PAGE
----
We have all heard about the four most used loan options most people qualify for. Typically they're Conventional, Fha, USDA or VA loans. These loans however have different aspects and types that many may not be familiar with and for those looking to make a savvy purchase that will have some equity come from it, listen up.
The Federal Housing Administration, also known as Fha is a government agency created as part of the National Housing Act of 1934. Fha loans are typically provided to low to moderate income families that may not meet the credit or income criteria for a typical conventional mortgage loan offered by their own banks. Fha loans usually are easier to qualify for, with lower credit scores needed, and lower down payments required on a home purchase.
Fha offers several different types of loans that can be of benefit to different people in different stages of their life. For the young, middle aged/empty nester or elderly. In most cases new home buyers will be looking at the 203B Fha loan which offers a low 3.5% down payment, closing costs can be included in the loan, and flexible credit criteria. This is a great option for those just starting out but is also a one size fits all loan most anyone can benefit from. Another lesser known type of Fha loan is called the 203k rehab loan.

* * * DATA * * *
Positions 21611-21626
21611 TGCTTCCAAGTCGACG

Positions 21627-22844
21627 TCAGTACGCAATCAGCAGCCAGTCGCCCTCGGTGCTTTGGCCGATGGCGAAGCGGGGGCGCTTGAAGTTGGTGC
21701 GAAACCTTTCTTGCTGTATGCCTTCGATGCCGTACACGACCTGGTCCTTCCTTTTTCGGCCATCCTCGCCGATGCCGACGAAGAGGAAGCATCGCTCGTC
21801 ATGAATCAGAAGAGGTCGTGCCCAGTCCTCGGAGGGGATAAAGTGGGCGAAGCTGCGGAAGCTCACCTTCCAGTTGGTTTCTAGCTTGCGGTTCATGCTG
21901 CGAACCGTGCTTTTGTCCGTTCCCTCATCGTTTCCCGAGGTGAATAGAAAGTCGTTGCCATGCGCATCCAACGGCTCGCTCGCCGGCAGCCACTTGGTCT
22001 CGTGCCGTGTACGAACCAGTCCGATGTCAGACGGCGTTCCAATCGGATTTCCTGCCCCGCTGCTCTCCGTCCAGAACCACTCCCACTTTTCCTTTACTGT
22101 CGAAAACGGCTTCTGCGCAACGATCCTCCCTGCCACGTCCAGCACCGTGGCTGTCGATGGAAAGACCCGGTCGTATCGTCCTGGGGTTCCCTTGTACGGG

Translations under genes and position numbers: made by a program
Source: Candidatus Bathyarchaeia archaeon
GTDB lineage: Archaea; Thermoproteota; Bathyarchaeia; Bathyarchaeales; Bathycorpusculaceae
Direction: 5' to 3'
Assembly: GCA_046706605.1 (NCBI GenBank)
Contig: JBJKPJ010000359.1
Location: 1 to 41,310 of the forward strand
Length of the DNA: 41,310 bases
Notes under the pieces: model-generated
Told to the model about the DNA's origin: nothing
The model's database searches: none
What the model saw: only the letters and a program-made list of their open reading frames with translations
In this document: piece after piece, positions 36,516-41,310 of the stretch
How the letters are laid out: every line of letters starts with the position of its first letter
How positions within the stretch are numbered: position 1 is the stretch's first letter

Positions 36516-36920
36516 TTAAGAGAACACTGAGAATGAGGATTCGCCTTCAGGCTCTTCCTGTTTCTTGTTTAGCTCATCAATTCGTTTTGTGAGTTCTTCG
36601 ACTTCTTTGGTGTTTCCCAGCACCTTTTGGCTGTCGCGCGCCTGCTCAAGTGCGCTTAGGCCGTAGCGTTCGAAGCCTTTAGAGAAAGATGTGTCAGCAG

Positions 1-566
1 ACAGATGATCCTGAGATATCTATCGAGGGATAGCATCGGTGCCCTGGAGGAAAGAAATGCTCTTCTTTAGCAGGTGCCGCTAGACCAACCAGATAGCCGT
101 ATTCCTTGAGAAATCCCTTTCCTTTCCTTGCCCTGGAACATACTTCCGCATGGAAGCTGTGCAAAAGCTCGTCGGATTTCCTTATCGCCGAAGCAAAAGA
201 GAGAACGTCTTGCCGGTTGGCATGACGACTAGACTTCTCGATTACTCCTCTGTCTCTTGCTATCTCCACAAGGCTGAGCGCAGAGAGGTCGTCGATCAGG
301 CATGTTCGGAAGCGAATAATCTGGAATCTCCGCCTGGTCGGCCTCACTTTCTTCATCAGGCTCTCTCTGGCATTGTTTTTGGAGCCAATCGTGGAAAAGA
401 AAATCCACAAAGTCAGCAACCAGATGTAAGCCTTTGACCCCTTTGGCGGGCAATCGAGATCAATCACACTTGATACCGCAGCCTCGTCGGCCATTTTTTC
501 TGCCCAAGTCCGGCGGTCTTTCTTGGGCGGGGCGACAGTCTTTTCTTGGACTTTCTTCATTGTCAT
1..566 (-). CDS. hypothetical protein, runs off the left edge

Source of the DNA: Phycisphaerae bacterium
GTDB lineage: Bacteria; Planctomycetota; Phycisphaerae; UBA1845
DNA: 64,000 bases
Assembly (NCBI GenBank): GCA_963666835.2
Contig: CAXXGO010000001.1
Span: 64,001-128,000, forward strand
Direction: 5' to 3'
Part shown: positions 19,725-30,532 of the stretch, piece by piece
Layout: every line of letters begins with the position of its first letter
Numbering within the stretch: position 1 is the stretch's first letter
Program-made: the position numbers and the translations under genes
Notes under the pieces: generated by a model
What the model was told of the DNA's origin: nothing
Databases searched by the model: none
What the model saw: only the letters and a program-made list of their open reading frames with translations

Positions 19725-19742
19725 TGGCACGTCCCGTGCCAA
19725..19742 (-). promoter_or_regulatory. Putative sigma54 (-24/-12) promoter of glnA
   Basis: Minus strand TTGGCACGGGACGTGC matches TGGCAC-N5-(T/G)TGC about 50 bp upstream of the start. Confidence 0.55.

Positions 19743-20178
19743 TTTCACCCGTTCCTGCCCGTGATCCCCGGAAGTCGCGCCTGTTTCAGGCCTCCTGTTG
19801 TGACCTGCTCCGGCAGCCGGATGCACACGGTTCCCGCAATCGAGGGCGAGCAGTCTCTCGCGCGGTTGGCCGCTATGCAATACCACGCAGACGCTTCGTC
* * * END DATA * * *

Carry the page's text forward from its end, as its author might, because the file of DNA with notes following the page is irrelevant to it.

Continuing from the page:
The 203k rehab loan is offered in two ways, one is called the 203k streamline loan the other is the 203 full loan. Both are well suited for those that are interested or willing to purchase homes that need mild to substantial renovations. The benefit of these types of loans is you find the home, it can be a foreclosure, or a home that has fallen into a state of disrepair, and the 203k loan will cover the costs of the renovation up to a percentage. There are certain criteria that must be met depending on which loan you go with. Both require the homeowner to get a bid from a licensed contractor to do the work needed.
Once this bid is turned in, the loan amount for the repairs is placed into an escrow account. This will add to the purchase price, and amount financed but, in the end you have a home that has been renovated to your needs. USDA loans require no money down and can be cheaper overall than a FHA. However not every home is located in an area that qualifies for USDA loans. The bottom line is do your research to find out which loan may work for you.
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